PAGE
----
Web 2.0 tools and technologies are well established in the consumer world in the form of social software such as blogs, wikis, forums, and social networking sites, and are also increasingly being used in the business environment. However, the move to bring social software into the enterprise raises questions of how, why, and whether it should happen.
The term Enterprise 2.0 was coined by Andrew McAcfee of the Harvard Business School in the spring 2006 edition of the MIT Sloan Management Review. It refers to the use of social software, which is enabled by Web 2.0 technologies in the enterprise, and the organisational and cultural changes that are needed to use it.
Social software is becoming an issue for organisations. There is rising concern about clogged networks and lost productivity from employee use of sites like Facebook, MySpace, and YouTube during work hours. There are also discussions about whether access should be banned, and acceptable usage policies. The same scenario greeted e-mail, MP3 files, and instant messaging. But ignoring or blanket banning of social software is to miss some important business opportunities. Can you imagine doing business without e-mail? And it will do nothing for employee morale, which always seeps out of the business and ultimately impacts customer satisfaction.
For businesses, the challenge is to identify what aspects of social software have value in the business context. The problem is that what has value in one area is not the same as in another. Accessing YouTube or Facebook might look like a waste of time from a business productivity perspective, but for a product design or marketing department it could provide valuable insight into consumer thinking and attitudes, and which topics and devices are on the rise. This unstructured information can then be gathered, structured, and used within the organisation to improve the design and engineering process, for example. Equally it can inform marketing, highlighting right and wrong directions, brand perception, customer satisfaction/dissatisfaction levels, and even identify prospective competitors.
Blogs can open up a new channel for interaction, not only with external customers but also with internal employees. Wikis can become a central information repository for unstructured information that employees can contribute to and in doing so uncover previously hidden information. RSS feeds enable users to define what is important to them can change the way information is consumed.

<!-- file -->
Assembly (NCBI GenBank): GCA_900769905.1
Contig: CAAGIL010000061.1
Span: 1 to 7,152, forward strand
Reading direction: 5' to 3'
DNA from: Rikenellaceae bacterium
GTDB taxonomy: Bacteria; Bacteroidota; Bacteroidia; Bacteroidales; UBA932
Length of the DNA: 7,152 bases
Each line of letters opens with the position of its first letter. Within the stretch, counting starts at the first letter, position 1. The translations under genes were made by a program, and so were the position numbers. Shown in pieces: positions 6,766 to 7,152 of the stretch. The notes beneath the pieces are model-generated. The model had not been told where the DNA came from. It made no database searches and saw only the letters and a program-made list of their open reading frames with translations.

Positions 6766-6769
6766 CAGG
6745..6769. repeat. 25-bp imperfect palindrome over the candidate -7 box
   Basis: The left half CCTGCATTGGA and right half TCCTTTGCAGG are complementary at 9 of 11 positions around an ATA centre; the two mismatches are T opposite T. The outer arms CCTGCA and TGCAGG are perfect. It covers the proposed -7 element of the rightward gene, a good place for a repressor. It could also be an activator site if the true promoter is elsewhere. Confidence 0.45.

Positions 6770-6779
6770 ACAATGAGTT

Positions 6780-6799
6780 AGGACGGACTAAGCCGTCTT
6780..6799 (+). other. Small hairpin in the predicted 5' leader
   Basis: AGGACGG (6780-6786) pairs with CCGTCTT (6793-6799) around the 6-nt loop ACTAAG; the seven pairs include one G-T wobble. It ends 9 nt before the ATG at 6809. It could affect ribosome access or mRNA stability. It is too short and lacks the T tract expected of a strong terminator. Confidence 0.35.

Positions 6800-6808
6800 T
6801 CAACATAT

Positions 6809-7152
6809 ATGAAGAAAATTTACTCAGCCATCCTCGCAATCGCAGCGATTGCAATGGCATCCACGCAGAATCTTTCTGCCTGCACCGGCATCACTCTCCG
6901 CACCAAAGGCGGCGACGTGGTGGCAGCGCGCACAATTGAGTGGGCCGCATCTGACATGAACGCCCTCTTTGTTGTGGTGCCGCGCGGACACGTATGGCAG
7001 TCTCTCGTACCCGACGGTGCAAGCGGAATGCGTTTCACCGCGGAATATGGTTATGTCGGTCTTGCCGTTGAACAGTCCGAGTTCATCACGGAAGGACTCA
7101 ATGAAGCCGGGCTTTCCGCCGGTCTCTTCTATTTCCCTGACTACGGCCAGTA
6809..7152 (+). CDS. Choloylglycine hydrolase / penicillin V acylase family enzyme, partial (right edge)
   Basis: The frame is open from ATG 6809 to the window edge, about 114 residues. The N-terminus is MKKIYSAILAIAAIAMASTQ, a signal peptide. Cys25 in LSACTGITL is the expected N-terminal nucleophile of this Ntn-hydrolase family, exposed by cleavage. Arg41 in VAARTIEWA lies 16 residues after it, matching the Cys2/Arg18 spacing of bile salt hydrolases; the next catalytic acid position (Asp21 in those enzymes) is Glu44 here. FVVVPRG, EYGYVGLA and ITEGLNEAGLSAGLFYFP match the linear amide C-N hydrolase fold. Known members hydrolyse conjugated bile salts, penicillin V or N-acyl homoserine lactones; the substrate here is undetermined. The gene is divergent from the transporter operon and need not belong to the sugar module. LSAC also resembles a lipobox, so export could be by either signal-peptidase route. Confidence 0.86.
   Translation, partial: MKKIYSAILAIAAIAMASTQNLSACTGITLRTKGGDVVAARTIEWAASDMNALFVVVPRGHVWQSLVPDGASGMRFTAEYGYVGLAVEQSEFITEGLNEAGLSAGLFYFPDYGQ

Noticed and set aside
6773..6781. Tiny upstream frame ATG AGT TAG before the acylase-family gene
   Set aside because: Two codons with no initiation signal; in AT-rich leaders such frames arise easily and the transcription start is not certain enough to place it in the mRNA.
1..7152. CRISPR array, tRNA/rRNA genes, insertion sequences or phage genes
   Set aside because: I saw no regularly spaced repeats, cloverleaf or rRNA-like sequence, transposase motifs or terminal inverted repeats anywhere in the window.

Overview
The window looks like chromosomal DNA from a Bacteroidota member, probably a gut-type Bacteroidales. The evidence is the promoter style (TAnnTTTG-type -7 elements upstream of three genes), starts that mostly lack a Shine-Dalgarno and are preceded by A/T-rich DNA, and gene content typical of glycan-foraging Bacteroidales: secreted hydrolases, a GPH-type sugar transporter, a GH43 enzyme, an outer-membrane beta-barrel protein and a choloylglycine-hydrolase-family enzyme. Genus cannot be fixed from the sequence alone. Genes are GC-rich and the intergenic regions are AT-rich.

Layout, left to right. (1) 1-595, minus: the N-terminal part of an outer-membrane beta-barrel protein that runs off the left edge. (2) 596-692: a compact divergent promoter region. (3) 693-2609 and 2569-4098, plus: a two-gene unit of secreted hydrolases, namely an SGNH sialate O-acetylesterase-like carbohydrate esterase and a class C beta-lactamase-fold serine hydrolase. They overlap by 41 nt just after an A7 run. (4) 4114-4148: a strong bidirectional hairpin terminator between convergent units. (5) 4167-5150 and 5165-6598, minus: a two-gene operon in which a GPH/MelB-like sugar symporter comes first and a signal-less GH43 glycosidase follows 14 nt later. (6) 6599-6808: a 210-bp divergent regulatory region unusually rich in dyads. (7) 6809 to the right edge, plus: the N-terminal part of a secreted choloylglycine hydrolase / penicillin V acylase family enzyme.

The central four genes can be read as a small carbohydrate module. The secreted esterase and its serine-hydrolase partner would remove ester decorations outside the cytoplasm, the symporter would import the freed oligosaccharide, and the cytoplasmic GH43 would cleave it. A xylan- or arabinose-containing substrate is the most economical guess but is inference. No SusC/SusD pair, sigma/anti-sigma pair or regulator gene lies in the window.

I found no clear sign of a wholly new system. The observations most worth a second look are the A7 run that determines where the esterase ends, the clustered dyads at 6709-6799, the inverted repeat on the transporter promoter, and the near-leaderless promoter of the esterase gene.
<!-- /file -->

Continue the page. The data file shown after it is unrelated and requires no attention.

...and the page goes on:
The common design themes of Enterprise 2.0 are user-generated content, interaction, and collaboration. The structure, if you could call it that, swaps the static command-and-control type operation of the original World Wide Web for a form of dynamic equality and individualism. The challenge for businesses is to manage the unstructured in a structured way so it can be put to use in the business.
It is early days and everyone is feeling their way. One possible starting place in determining what to use and how to use it is to classify the new technologies according to their type and data source. That may sound like a contradiction to the whole concept of Web 2.0, but it could provide a starting point.
Blogs, wikis, forums and social networks are overtly collaborative technologies. They deal in unstructured data and only have value to the users who participate in them either by writing, reading, or responding because they have an interest in the topic. They are best used for identifying and tracking emerging issues, making them valuable in creative areas like design and marketing, and in support, user experience, and customer interaction management. The technology behind social networks can be used within organisations and between partner organisations to uncover the business equivalent of 'six degrees of separation'. These networks could yield the connection or recommendation to enable someone to get that critical sales meeting with the relevant person in a particular organisation, for example.
Other technologies such as RSS feeds and application mash-ups, deal with structured information from existing data sources. They can be beneficial to users on an individual level because they enable them to customise their own user experience, which should lead to improved efficiency and increased productivity.
Many of the end results of social software could be achieved with 'old style' technology like Lotus Notes. The difference is that Web 2.0 technologies make everything from creation to consumption easier, more intuitive and more accessible. Rather than passively receiving, users can actively participate and do it using the same type of tools they have chosen to use in their personal life rather than possibly clunky 'business' applications. Businesses are littered with software that is deemed a failure because of poor user adoption.
A company can use social software internally among employees and partners, and externally among its customer base. The technology exists; businesses just need the imagination to use it.